The debate about the future Long-Range Strike Bomber should not rest solely on “how the Air Force is going to pay for the bomber,” said retired Col. Mark Gunzinger, senior fellow with the Center for Strategic and Budgetary Assessments in Washington, D.C. Instead, the issue should be how the Defense Department is going to pay for it, he said during the long-range-strike panel on Thursday at AFA’s Air Warfare Symposium in Orlando. While the Defense Department boasts that it is a truly joint enterprise, that jointness has not made its way into budget progamming, he said. Revisionist states are seeking to change regional balances of power by developing anti-access, area-denial capabilities and improving weapons systems that allow them to project power at greater ranges. This places a premium on US weapon systems that can operate in contested environments at greater ranges, he said. Yet, US military finds itself in the position that its force mix is out of balance with the emerging threat, such as the case of tactical fighters versus long-range bombers, said Gunzinger. Today’s fighter-to-bomber ratio is 12:1; during the Cold War, that relationship was 5-6:1, he said. That makes LRS-B so important, he said. “We need to be able to tell this story to our senior policymakers … so we can build the force structure that we need in the future,” he said.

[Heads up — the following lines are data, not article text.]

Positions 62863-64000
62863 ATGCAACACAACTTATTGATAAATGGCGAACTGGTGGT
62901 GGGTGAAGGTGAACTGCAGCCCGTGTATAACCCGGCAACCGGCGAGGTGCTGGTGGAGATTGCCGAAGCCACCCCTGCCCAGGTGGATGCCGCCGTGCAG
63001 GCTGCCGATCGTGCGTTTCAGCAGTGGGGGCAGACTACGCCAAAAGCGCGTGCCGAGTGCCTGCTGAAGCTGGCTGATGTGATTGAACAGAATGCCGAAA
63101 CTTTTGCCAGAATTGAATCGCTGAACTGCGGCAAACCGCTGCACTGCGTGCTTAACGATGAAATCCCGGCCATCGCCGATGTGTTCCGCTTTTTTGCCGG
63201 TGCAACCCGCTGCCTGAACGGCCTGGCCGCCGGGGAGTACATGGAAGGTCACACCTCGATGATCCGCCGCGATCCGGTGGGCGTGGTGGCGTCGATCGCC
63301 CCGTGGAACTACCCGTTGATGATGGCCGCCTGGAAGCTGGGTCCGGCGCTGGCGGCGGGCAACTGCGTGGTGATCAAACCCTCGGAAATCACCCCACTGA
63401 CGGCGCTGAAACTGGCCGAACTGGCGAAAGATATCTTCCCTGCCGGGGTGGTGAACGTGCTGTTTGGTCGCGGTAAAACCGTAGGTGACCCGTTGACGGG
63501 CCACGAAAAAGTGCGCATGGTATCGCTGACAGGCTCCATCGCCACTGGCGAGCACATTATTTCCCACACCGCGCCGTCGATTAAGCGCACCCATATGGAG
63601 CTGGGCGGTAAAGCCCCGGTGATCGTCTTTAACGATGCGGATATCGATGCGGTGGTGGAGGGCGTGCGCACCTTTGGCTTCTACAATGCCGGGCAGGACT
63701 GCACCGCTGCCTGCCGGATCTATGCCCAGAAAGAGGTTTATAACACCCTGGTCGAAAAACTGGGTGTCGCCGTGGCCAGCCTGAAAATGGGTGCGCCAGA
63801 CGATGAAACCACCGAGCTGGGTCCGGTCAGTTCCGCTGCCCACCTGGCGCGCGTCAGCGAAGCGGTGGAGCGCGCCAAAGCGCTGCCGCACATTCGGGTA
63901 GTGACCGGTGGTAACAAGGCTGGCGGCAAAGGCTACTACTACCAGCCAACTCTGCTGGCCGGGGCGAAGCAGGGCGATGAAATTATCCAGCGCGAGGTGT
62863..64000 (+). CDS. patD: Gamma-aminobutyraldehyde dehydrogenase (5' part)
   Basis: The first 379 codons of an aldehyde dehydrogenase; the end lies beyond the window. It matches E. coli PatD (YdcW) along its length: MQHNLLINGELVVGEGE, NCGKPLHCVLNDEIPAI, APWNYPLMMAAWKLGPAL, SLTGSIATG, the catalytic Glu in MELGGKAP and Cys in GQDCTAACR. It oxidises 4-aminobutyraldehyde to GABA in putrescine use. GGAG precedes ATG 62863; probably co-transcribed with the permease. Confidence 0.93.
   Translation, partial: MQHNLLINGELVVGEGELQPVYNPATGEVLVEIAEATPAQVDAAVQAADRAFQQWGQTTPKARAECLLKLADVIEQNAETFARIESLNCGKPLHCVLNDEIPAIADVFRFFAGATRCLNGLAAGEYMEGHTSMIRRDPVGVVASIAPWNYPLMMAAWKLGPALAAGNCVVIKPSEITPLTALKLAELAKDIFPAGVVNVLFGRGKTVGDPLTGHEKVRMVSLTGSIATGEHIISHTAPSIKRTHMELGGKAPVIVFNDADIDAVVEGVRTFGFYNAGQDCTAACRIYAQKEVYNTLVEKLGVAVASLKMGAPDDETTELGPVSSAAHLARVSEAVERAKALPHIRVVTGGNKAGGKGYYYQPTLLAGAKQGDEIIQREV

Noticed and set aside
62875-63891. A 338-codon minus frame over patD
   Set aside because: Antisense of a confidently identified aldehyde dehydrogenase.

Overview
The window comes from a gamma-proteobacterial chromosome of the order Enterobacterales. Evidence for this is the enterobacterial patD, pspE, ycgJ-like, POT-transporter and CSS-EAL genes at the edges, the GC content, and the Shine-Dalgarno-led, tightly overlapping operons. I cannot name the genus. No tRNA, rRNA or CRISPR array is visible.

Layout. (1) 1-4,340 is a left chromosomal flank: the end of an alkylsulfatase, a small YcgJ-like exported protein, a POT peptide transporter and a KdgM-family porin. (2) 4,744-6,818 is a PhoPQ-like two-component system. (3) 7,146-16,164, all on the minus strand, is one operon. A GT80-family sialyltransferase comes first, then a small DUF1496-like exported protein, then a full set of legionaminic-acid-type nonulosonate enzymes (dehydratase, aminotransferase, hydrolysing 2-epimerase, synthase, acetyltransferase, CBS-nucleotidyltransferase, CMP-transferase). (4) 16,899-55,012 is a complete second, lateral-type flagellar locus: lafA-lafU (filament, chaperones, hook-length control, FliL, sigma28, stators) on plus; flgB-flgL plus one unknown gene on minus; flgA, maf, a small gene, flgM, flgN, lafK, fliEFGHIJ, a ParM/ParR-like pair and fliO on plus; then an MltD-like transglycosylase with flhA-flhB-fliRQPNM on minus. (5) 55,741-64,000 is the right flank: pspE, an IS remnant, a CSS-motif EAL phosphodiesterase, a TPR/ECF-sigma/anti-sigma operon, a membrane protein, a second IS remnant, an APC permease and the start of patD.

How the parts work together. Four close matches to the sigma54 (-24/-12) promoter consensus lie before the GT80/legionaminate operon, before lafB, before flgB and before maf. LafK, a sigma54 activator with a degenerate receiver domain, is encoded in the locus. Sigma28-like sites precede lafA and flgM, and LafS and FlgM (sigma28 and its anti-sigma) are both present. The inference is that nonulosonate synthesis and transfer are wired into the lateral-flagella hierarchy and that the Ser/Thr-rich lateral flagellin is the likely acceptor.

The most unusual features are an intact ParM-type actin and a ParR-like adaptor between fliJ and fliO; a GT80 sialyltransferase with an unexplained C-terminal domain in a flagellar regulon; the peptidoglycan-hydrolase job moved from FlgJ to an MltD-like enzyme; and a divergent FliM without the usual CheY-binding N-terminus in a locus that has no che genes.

Former British prime minister and now foreign minister David Cameron urged the U.S. Congress not to stop supporting Ukraine, saying the West has gotten a bargain in dramatically reducing Russia’s military power for a fraction of the U.S. defense budget.